A Grand Day Out

A forecast of light southerly under the edge of a high pressure suggested a trip to the big hills up North on Sunday. Sods law that it was the night the clocks went forward, so an early start was made ruder by the loss of an hour’s sleep due to the clock change.
Fred & Rob were also up for an adventure so the plan was to meet at the Mhor 84 hotel by Balquidder.
By the time that a couple of coffees had been downed, there were about a dozen keen souls milling around.

I was more up for going to Tarmachan or Ben Lawers rather than up Balquidder – mostly due to Balquidder being a massive hard walk-up ! But the forecast and overwhelming odds prevailed, and so off we toddled up a huge lump of Scottishness.
The sky was looking nice with lines of cumulus dotting the local sky, so donning all the clothes I possessed (fecking Baltic), I set Aviemore as a goal (ha, yes, I was that overconfident), and lobbed off.

I found a decent climb pretty much straight after take-off and climbed up to where Sam Smith & Stephen Pegler were boating around. It didn’t take long to decide to just get blown somewhere.

The clouds were all working nicely and I have to say I didn’t have much of a problem finding lift. Cloudbase was around 5500ft,and I thoroughly enjoyed the feeling of scudding through the bottoms of the grayness before coming out into sunshine and amazing views.

Sam headed off more in the Killin direction, and seems to struggle for a while under a blue bit before I lost sight of him, but I pushed on north with Stephen. After a nice climb off Meall Ghoardaidh we headed into Glen Lyon where Stephen peeled off to the right to hunt for a climb. I went slightly left, into the sunshine and got shot back up to base in my strongest core of the day above Creagan nan Gobhar. Stephen on the other hand dropped like a stone, and the last I saw of him was scrabbling low on the hillside. Amazing how a slightly different line can make such a big difference.

The views along Glen Lyon were unreal - Schiehallion off to the east, and looking west Black Mount, Glencoe and right over to Ben Nevis and beyond. Well done Scotland.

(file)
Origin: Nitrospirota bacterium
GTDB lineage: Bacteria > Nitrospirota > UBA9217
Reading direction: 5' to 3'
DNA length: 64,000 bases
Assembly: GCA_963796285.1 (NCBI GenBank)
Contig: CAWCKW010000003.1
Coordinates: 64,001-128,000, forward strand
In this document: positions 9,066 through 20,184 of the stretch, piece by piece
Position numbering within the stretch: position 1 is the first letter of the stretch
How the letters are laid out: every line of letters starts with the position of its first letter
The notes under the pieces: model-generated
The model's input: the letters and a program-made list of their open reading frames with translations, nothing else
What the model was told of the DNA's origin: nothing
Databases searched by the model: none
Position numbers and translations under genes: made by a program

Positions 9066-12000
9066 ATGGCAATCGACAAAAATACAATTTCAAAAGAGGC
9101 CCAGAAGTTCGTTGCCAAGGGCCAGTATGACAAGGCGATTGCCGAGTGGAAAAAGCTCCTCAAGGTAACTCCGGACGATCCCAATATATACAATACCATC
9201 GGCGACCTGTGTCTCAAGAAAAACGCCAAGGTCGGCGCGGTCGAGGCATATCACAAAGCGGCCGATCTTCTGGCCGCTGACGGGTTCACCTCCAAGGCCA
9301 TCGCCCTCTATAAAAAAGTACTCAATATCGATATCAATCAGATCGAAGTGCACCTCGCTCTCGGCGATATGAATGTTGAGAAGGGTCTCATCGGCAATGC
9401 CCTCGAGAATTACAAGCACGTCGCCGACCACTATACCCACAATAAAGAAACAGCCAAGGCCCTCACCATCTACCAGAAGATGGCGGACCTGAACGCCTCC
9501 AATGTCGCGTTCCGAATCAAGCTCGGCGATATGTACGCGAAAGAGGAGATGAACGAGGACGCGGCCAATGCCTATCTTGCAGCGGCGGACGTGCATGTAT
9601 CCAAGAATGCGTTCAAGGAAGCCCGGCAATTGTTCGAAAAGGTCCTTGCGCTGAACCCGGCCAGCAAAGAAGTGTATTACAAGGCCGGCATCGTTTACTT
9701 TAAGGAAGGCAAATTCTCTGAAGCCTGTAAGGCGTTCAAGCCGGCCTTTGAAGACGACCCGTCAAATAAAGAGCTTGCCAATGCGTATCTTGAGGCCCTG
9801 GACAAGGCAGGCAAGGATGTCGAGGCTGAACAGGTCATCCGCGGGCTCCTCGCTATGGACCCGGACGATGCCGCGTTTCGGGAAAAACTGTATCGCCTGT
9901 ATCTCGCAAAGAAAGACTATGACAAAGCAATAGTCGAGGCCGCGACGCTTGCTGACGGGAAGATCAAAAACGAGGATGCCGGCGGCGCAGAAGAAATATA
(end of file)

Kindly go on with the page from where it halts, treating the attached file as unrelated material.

I just kept going north. I had to scrabble around a bit before getting the next climb that got me to a comfortable enough height to cross Loch Rannoch - although I hate flying over water, regardless of the height. It just scares me.

Once up the west side of Loch Garry I crossed the A9, at which point it all went a bit tits up.
Funny how afterwards you can spot the moment where you made that one decision that changed the outcome of the day.
I was losing height on the transition and my brain let me down – what if I can’t get up here?...How do you hitch on the A9 without dying? What if I do get up? ..that’s proper bandit country ahead.

I did get a reasonable climb, but didn’t make the most of it, and it was tracking around the hill being funnelled up the valley. I think the mental damage was done by that point - instead of heading for the obvious ridge I surfed around the edges of the hills and eventually dribbled onto the ground near Dalwhinnie.
Even so, it was a good idea to have a goal set on my GPS. Staying in the air is easier when you have a purpose, rather than just mooching around aimlessly.
All in all a grand day out, rounded off by 3 good hitches back to the car. 

To Do Differently Next Time;
Ignore the A9, and accept the possible massive walkout as part of the adventure.
Bring more clothes.

To Do The Same;
Set a goal
Stay high and fly the sky


Derek's flight

I am definitely pleased I went back and waited for the day to get going. That said there were a couple of occasions I got lucky. Climbing out from about 50-100 feet on Ben Lawers and the same again at the bottom of Loch Rannoch. The rest was just push the speed bar and join the dots. Probably my biggest mistake was getting lost in the cloud at the start. I was a bit to bold, which made me over cautious the rest of the flight.

What I think helps a lot is just being relaxed about bombing out and not taking it to seriously. Just enjoy it for what it is.Also my own personal measure of the quality of a flight is quality = distance x time (smiles / hour), so hanging about where I can stay up safely for a while still counts.


Rob's flight

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